Material Test Reporting
Curling on PCC Test Strip
From March 6 to 7, 2002, using the available instrumentation, a static test was conducted on the test strip to determine the slab curling, based on load-deflection relationships, for the different slab sizes. A static load was applied at different locations in the 4.5 meter (15 feet) and 6 meter (20 feet) slabs. A two-wheel gear with 112 cm (44 inches) dual spacing was used with a maximum tire load of 23 tonnes (50,000 lbs). The load was increased from 0 to 23 tonnes (50,000 lbs), maintained for 10 seconds, and then released in a repetitive sequence (3 cycles).
Figure 1. PCC Test Strip Instrumentation Response.
On March 18, the static tests conducted on March 6, 7 were repeated because the deflection transducers (DT) readings showed two-digit deflections in most of the tested slabs (from 24.1 to 46 mils) except at the edge of slabs C5 and C6, where the deflection readings were in single digits (from 6.2 to 7.9 mils). Load transfer was evident between slabs C5, C6 and the original PCC pavement. The longitudinal joint between the original and new concrete mix north of slabs C5 and C6 was saw-cut up to 25.4 mm (10 inches) depth to avoid any load transfer which could have affected the 6 x 6 meter (20 x 20 feet) slabs curling behavior under study. The deflection transducer readings after the “saw cut” increased and are shown in Figure 1. The 4.5 x 4.5 meter (15x15 feet) slabs showed smaller deflections than the 6 x 6 meter (20 x 20 feet) slabs.
Additional slow rolling tests were conducted on March 15 to verify the location of critical responses under a four-wheel gear with 112 cm (44 inches) dual spacing and 148 cm (58 inches) tandem spacing. The load per wheel was 23 tonnes (50,000 lbs). The tests were conducted at a speed of 2.5 miles per hour (0.5 feet per second) and positions to pass exactly over sensors CSG 5 and 6 located in slab S5 and CSG 18, 19, and 20 located in slabs S2, S3 and S4.
Flexural Strength on PCC Test Strip
To determine the flexural strength at the slab top and bottom edges, a maximum static load of 34 tonnes (75,000 lbs) per wheel was applied on the north edges of the “C” slabs. The tests were conducted on April 9. Additional external sensors installed on slabs C5 and C6, required the vehicle wheel outer edge to be located 15 cm (6 inches) inside the slab edge. The dual-wheel gear load with 137 cm (54 inches) dual spacing was increased from 0 to 34 tonnes (75,000 lbs) and was maintained for 10 seconds at every test location. The test was repeated on April 11. Table 1 shows the deflection readings comparison for the tests on both dates. After the initial testing (April 9) a crack developed from the bottom of slab C2. On April 11, the crack expanded and changed direction without reaching the slab top (about three fourths of slab thickness). A second crack initiation was observed at the bottom of slab C2 on the same date.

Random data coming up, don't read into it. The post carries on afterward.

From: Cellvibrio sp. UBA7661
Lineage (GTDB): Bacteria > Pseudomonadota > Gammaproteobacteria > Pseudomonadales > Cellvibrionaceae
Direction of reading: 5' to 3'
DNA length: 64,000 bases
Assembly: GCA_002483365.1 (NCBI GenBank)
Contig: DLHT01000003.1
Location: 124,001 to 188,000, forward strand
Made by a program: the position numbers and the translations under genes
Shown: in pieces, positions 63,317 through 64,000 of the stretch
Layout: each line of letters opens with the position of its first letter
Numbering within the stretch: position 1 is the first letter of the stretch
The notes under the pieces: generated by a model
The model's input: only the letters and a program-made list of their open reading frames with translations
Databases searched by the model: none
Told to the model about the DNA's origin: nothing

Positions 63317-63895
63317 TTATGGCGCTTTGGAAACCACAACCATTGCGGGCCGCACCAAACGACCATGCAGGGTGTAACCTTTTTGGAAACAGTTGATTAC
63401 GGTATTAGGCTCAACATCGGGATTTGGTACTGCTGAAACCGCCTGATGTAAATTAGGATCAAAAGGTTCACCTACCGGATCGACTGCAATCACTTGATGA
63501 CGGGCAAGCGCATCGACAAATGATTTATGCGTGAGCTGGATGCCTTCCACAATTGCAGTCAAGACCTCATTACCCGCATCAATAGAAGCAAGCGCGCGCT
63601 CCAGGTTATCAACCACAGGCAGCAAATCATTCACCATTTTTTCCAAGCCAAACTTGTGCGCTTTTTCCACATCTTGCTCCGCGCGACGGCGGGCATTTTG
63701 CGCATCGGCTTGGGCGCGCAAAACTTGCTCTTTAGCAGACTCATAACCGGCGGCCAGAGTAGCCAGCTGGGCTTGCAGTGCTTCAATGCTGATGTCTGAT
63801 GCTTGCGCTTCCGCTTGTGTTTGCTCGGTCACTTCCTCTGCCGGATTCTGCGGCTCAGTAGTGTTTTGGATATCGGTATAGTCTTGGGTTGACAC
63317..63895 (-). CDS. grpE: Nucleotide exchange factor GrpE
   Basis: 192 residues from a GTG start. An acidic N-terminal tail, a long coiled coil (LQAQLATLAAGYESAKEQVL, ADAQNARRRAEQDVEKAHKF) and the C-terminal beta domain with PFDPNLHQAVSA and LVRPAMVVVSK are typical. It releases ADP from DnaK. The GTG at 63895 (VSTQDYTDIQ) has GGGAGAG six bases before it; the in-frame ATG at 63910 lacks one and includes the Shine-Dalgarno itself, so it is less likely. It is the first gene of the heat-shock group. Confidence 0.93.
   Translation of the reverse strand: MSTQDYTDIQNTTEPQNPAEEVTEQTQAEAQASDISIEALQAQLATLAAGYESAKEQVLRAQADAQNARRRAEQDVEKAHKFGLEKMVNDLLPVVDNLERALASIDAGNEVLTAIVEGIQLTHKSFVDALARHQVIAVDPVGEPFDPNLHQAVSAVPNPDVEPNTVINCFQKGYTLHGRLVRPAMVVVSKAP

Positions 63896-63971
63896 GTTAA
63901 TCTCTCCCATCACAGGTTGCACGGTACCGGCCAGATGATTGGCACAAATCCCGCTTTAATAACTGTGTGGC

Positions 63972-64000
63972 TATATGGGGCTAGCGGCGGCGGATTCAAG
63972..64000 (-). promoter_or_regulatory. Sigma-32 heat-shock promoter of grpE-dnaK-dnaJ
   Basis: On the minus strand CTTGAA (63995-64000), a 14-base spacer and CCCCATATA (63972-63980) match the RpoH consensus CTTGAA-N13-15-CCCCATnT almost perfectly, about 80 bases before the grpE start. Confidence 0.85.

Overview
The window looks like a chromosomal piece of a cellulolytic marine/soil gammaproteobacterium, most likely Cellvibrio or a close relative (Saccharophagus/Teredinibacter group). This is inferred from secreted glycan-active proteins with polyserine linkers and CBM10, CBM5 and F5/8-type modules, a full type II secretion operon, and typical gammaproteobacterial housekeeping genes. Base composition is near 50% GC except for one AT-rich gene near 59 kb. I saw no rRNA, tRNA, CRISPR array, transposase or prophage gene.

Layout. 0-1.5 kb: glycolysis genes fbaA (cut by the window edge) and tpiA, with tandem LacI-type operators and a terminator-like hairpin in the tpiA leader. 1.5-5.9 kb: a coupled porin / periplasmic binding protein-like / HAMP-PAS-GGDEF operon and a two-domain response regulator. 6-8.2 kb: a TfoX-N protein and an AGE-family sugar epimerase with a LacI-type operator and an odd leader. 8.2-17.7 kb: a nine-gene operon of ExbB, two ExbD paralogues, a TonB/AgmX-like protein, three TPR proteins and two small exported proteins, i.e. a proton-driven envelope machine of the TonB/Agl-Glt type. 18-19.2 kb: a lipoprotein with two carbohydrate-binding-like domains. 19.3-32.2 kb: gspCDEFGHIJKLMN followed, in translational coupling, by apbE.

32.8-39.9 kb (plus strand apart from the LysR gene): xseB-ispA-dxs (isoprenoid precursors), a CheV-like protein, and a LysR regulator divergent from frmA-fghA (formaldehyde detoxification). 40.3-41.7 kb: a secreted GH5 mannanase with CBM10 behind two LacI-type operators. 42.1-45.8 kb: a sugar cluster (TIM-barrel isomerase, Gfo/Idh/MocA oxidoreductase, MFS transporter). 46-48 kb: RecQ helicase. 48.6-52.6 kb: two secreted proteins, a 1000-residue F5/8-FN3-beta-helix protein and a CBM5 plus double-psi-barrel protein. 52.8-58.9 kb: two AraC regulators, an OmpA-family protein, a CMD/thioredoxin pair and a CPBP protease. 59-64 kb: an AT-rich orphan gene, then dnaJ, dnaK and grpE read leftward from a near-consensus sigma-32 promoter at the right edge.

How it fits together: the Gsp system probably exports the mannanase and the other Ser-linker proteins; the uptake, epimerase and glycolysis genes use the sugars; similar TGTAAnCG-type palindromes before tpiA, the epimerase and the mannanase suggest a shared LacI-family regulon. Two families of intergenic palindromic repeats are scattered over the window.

Table 1. Deflection Comparison for Static Tests
Trafficking PCC Test Strip
Traffic tests started March 18 using a four-wheel gear with 112 cm (44 inches) dual spacing and 148 cm (58 inches) tandem spacing. The load was 25 tonnes (55,000 lbs) per wheel moving at a speed of 4.023 km/h (3.667 ft/sec). The trafficking started following a wander pattern consisting of 66 positions designed to simulate a normal traffic distribution. After 46 passes, the slab surfaces were checked for cracks. Two corner cracks were visible, one at the northeast corner of slab S6 and one at the southeast corner of slab C6. The traffic was stopped. On March 19, two cores were taken from each crack location. The cracks extended from the slab top through three fourths of the slab thickness in both cases. The trafficking continued following the wander pattern described above. Specifics of the wander pattern are available at NAPTF’s web site. The test strip trafficking was completed on April 11, 2002 after 8,087 repetitions. The 4.5 meter (15 feet) slabs exhibited fewer corner cracks for equal passes than the 6 meter (20 feet) slabs. Corner cracks developed after 46 passes under the 25 tonnes (55,000 lb) load in slabs C6 and S6. Figure 2 presents the trafficking results for the test strip (passes for the first crack). Although corner cracks were developed first in most of the test strip, the 4.5 meter (15 feet) slabs using the optimized mix (S2, S3 and S4 slabs) developed edge cracks before corner cracks after 4,000 to 5,000 passes.
Figure 2. Trafficking Results.